Animal cell culture overview

Mar 21, 2023

As animal cells are very different from microbial cells, there are strict requirements for in vitro culture, e.g. animal cells are very sensitive to shear and reactors cannot be designed for as high a shear force as microbial cells.Therefore traditional microbial cell reactors should be adapted to animal bioreactors and it is important and urgent to develop new bioreactors based on the characteristics of animal cells.

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Animal cell culture process

Introduction to animal cell cultures

Animal cell culture is a technique for removing cells from animals and dispersing them into individual cells to mimic the in vivo growth environment, allowing the cells to continue to survive, grow, proliferate and maintain structure and function in vitro under sterile, moderate and nutrient-rich conditions.

In vitro culture can be divided into primary culture and passaged culture. Primary culture is the process by which cells are removed from the body for initial culture. The cells in culture proliferate for approximately 10 generations and are referred to as primary cells; cells from primary culture are then transferred to culture and are referred to as passaged cells.


Types of in vitro cultures of animal cells

(i) Suspension culture

This refers to the process of free suspension growth of cells in a culture vessel and is mainly used for non-adherent-dependent cells, which are grown in vitro without apposition and can be cultured in suspension in medium using microbial methods. Cells derived from blood, lymphoid tissue, many tumour cells (including hybridoma cells) and many recombinant cells belong to this category. Because they are grown in suspension, the cell density is generally high, making them easy to produce on a large scale and facilitating process control.


(ii) Applique culture

This refers to cell cultures that must be grown on the surface of a solid medium, and is mainly applicable to apposition-dependent cells (also known as adherent cells), to which most animal cells belong. These cells need to be attached to some solid and semi-solid surface with a moderate positive charge. After growth, the cells are no longer in their original form and are generally morphologically homogeneous, mainly fibroblastic, epithelial, wandering and polymorphic.


(iii) Immobilisation culture

This type of culture is suitable for both applanation-dependent cells and non-applanation-dependent cells in an embedding culture, and has the advantages of high cell growth density, resistance to shear and contamination.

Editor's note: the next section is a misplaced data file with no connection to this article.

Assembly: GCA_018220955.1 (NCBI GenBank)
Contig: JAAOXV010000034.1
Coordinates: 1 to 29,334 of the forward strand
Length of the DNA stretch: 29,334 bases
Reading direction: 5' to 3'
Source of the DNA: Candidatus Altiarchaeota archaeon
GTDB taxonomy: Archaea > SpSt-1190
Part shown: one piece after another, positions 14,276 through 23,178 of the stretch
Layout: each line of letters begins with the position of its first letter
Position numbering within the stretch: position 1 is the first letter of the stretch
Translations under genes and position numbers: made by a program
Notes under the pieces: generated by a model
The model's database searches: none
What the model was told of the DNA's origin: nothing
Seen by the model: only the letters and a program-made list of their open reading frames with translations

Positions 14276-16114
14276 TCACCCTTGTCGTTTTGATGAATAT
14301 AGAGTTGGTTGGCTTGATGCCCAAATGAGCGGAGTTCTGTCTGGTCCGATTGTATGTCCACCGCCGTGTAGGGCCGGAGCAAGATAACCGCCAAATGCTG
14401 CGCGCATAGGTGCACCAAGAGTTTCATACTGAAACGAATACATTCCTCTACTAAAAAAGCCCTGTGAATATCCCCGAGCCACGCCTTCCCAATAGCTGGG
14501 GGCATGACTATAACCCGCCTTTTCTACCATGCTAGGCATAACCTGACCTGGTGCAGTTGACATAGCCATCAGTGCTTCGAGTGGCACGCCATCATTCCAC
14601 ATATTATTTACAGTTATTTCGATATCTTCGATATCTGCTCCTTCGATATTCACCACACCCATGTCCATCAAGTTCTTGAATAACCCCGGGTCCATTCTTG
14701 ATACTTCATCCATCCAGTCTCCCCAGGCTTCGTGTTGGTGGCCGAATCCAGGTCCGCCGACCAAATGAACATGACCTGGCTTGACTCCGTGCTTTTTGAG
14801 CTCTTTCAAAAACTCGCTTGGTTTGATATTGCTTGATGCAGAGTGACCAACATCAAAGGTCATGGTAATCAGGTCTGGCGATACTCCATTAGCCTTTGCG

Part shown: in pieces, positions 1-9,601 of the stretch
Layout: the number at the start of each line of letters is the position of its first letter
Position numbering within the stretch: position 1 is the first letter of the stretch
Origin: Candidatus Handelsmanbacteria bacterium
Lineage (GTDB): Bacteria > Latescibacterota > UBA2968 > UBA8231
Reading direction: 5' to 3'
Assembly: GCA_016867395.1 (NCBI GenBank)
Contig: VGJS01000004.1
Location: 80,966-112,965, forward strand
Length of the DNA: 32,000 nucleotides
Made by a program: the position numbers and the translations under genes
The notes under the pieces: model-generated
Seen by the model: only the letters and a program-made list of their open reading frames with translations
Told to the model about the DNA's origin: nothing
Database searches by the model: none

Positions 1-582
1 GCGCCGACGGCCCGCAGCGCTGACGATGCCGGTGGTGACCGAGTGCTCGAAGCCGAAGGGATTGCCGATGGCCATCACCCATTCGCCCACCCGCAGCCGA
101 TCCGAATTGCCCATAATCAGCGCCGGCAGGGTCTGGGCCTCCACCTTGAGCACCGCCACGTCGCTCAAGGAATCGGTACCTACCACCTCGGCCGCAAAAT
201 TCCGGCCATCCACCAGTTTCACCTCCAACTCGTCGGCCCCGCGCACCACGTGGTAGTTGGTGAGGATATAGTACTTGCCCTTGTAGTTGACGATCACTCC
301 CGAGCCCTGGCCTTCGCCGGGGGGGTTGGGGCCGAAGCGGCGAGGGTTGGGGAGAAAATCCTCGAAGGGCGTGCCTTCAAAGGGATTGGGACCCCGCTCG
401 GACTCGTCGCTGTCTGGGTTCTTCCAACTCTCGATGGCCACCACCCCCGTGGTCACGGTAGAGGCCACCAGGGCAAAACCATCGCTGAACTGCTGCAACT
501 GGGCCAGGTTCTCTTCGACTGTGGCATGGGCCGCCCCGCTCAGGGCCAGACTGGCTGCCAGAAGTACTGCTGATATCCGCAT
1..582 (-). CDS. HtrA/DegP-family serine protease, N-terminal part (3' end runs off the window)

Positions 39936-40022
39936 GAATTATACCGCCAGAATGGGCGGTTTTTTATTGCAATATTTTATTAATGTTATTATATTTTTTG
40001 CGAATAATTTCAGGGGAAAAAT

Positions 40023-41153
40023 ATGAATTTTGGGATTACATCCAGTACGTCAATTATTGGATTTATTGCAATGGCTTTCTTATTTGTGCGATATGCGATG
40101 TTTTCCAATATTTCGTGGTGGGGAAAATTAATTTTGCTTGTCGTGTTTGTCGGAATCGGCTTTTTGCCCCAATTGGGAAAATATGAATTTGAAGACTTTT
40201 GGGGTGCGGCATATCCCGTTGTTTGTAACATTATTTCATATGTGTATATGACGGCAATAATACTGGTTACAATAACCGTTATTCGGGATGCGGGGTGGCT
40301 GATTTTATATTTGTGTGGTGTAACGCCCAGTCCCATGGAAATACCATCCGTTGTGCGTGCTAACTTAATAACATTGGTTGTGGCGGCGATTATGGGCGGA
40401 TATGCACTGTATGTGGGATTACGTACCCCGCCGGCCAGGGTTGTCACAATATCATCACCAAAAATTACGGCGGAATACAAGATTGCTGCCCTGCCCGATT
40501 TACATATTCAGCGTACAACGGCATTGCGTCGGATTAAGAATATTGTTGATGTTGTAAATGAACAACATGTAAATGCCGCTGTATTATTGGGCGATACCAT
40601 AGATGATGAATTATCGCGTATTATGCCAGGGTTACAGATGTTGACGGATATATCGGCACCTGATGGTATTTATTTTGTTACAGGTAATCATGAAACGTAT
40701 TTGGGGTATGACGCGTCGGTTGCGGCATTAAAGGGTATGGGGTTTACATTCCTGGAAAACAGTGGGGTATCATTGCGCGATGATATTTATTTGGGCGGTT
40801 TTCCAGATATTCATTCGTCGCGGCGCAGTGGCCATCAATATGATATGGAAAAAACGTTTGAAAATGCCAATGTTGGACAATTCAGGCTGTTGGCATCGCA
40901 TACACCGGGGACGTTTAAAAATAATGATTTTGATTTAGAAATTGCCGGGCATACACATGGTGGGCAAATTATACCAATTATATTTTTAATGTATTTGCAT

The immobilisation method varies depending on the cells being cultured, with collagen embedding being used for appressed wall-dependent cells and calcium alginate embedding for non-appressed wall-dependent cells. The main methods of cell immobilisation commonly used are adsorption, covalent attachment, ionic/covalent cross-linking, embedding and microencapsulation.


Animal cell culture bioreactors

Unlike microbial and plant cells, animal cells do not have an outer cell wall, have a brittle plasma membrane, are sensitive to shear and have strict requirements for the in vitro culture environment.

Therefore, traditional reactors for microbial fermentation cannot be used for large-scale culture of animal cells, and low shear effects, good transfer and mechanical properties are the principles that must be followed in the design or improvement of such reactors.

Bioreactors for cell culture have evolved considerably, becoming more diverse and larger in scale, but the main structural forms of reactors are still mainly stirred, gas-lifted and fixed-bed.

With the exception of cultures for the purpose of artificial mutagenesis, the design principle for bioreactors for animal cell culture should be to simulate as closely as possible the growth environment of the culture in the organism. Due to the specific nature of animal cell growth, special attention needs to be paid to the design of reactor structures and the selection of special carriers.

YOCELL cell bioreactors, ranging in size from 0.5L glass tanks to 1000L stainless steel tanks, are available to meet the needs of various experimental scales. We also offer sterile disposable fermentation equipment to help you meet higher production standards.

Source: Bioreactor Structure and Design

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